Here is a picture which makes our mouths water and our eyes shine and our hands reach out eagerly!
I want you to look at, identify and name every item – I am sure you’ll find a few favourites!
Now, look at this picture. Just the opposite?
Actually, no, not the opposite, but the result of eating too much of the items shown above!
We know this, don’t we? Then, why are we all so addicted to junk food?
If you’ve ever tried to cut back on junk food, you may have realized that it is easier said than done. We tend to get cravings… the brain starts calling for these foods. Even though our rational, conscious mind “knows” that they are bad for us, some other part of our brain seems to disagree.
Some people don’t have this problem and can easily control the types of foods they eat. Other people don’t seem to have any control whatsoever. Despite their best intentions, they repeatedly eat unhealthy foods, even when they have decided not to eat them.
While some people think this is caused by a lack of willpower, the situation can be much more complicated than that.
The fact is… junk foods stimulate the reward system in the brain in the same way as drugs like cocaine do. For most people, eating junk foods can lead to the same biological addiction like drug addiction or smoking.
How Does Food Addiction Work?
There is a system in our brain called the reward system. This system was designed to “reward” us when we do things that help us to survive, like eating. The brain is hardwired to encourage behaviours that release dopamine in the reward system. The brain knows that when we eat, we’re doing something “right,” and releases a bunch of feel-good chemicals in the reward system, such as the neurotransmitter dopamine – that signals “pleasure” in our brains.
The problem with junk foods is that they create a more powerful reward than it is natural for the brain. So, eating an apple releases a moderate amount of dopamine, whereas eating ice cream releases a massive amount of dopamine.
Tolerance and Withdrawal in Physical Addiction
When people repeatedly do something that releases dopamine in the reward system (such as smoking a cigarette or eating a chocolate bar) the dopamine receptors start to down-regulate. That means, when the amount of dopamine is too high, the brain starts removing the dopamine receptors in order to retain “balance”.
When you have fewer receptors, you need more dopamine to feel the same reward effect. This makes you eat more junk food to reach the same level of reward as before. This is called tolerance.
If you have fewer dopamine receptors, then you will have very little dopamine activity and you will start to feel unhappy if you don’t get your junk food “fix.” This is called withdrawal.
Tolerance and withdrawal are the symptoms of physical addiction. This is basically how food and any other addiction works.
This can lead to various characteristic effects on behaviour and thought patterns. A craving is an emotional state, a desire to consume a certain food. It should not be confused with simple hunger, which is different. Cravings are felt suddenly, when watching our favorite TV show, reading, or just feeling bored and lonely. Walking past an ice cream parlour, the smell of pizza… these too, can turn on a craving.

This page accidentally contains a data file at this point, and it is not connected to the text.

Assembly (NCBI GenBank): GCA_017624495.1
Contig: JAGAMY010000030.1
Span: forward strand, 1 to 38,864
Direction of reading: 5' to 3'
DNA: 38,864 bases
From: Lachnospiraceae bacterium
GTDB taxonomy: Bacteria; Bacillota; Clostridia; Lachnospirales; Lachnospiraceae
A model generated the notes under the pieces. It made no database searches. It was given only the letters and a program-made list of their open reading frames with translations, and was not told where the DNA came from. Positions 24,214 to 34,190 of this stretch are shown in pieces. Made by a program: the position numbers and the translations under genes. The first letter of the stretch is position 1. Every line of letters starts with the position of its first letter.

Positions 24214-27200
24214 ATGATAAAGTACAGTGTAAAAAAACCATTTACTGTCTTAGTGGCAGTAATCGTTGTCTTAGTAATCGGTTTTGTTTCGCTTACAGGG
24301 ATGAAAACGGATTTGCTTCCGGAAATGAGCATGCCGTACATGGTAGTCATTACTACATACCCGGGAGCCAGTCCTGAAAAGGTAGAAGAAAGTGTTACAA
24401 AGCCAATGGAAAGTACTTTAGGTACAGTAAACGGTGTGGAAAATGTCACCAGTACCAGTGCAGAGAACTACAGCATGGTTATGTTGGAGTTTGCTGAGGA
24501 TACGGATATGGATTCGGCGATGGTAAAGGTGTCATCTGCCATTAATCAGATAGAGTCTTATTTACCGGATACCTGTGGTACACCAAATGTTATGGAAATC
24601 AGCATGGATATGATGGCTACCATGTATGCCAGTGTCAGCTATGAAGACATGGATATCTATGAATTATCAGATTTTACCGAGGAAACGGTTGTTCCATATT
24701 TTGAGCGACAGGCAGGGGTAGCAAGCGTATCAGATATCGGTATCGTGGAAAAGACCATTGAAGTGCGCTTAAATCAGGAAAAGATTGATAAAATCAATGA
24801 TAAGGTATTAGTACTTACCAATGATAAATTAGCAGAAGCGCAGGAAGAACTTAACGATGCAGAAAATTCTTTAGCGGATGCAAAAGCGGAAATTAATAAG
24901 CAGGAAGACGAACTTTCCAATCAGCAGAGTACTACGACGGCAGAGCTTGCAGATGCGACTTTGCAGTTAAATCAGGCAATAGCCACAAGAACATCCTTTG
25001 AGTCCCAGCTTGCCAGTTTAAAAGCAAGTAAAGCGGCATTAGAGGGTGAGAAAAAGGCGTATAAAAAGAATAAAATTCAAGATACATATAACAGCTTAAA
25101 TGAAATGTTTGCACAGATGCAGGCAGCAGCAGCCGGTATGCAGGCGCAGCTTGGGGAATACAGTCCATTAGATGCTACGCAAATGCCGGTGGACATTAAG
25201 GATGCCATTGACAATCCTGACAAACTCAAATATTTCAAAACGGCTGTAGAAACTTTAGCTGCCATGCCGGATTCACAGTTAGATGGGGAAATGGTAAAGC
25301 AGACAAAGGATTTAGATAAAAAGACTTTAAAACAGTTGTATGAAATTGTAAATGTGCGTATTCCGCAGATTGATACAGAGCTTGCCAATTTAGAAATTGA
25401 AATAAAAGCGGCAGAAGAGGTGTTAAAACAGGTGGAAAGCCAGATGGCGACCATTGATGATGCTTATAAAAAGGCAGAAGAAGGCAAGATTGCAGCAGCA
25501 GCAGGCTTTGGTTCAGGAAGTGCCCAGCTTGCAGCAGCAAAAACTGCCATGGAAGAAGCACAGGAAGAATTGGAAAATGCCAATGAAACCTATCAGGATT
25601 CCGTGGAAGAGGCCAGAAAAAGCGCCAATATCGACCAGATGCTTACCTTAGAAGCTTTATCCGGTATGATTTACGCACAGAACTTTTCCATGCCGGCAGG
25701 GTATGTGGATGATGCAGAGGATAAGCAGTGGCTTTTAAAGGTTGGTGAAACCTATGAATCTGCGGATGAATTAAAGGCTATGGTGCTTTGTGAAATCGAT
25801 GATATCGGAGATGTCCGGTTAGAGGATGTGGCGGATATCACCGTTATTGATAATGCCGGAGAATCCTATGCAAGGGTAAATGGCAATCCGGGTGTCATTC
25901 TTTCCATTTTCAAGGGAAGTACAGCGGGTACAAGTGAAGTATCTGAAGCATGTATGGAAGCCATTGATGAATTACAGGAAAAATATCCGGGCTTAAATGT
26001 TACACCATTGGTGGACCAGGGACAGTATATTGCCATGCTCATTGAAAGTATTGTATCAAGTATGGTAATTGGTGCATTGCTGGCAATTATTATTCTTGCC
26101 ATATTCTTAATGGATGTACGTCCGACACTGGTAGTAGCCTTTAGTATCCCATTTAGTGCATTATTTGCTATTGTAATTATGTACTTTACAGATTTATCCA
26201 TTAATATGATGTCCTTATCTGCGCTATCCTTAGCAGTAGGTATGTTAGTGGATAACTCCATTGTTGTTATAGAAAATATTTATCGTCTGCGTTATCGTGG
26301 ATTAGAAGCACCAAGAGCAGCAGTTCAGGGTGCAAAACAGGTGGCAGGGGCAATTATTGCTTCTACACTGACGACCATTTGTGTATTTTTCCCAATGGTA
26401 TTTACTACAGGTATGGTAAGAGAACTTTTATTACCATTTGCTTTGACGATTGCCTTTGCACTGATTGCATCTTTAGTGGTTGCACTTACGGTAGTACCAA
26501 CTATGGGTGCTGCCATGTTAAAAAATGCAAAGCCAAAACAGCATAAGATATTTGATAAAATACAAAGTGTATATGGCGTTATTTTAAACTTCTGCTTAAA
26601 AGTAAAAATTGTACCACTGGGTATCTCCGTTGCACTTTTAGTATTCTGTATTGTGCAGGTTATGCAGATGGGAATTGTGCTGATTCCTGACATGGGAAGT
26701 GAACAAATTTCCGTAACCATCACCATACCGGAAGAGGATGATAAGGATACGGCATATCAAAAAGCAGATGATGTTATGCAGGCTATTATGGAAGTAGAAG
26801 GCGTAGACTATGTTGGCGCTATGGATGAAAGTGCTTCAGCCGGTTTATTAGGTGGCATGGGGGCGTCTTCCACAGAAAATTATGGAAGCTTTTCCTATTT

Craving is about satisfying the brain’s need for dopamine. It has nothing to with the body’s need for energy or nourishment.
When a craving occurs, it can start to dominate your attention. It can be very hard to think of something else and it can be hard to remember that you had decided not to eat any junk food. It isn’t unusual to get cravings, most people do get them in some form. But if you find yourself repeatedly giving in to cravings and eating junk foods, breaking rules and constantly overeating, then it can cause serious physical harm.
The more often you repeat this cycle of craving and rewarding yourself, the stronger it becomes and the more junk food you need each time. for example, earlier, 4 scoops of ice cream were enough, but now, you need 8 scoops to feel the same level of reward. Over time, food addiction can cause severe physical and psychological problems.
What to do About it?
Unfortunately… there is no easy solution to addiction. There is no medicine, mental trick or magical solution. But slow and steady wins the race, so try these tips from diet and nutrition scientists:
- Learn how to control your cravings by avoiding boredom, keeping yourself busy with studies, games and sports or some other hobby.
- Avoid junk foods completely, if you cannot stop after a small quantity.
- Fix a day or time in the week when you eat only one item of junk food you like – stick to this rule.
- Ask friends to help you avoid junk food and eat healthy.
- Exercise every day and drink plenty of water.
- Sleep well for 7-9 hours every night.
- Eat regular healthy meals to avoid getting too hungry.
- Keep healthy snacks handy, like carrot sticks and cucumber slices in a mint-curd dip.
- Eat a healthy snack like fruits or flavoured yoghurt at home before attending parties, to avoid over-eating.
- Even if you break your no-junk-food rules – don’t give up, start again.
When you have the will, you’ll find a way!
There is no need to get all serious and frightened, however, as the danger from most fast-foods is over-rated. Avoid food-fixations and that also means, look for scientific explanations about diet. Watch this video to find out:
The moral is, follow the diet-exercise rules given above and you can still enjoy your favourite fast foods in moderation.
So, cheer up and take the pics above as your role models in life. Replace junk food with lots of friends and plenty of fresh air and exercise. Get your dopamine reward from sports and games, instead of food.
Become a fitness addict!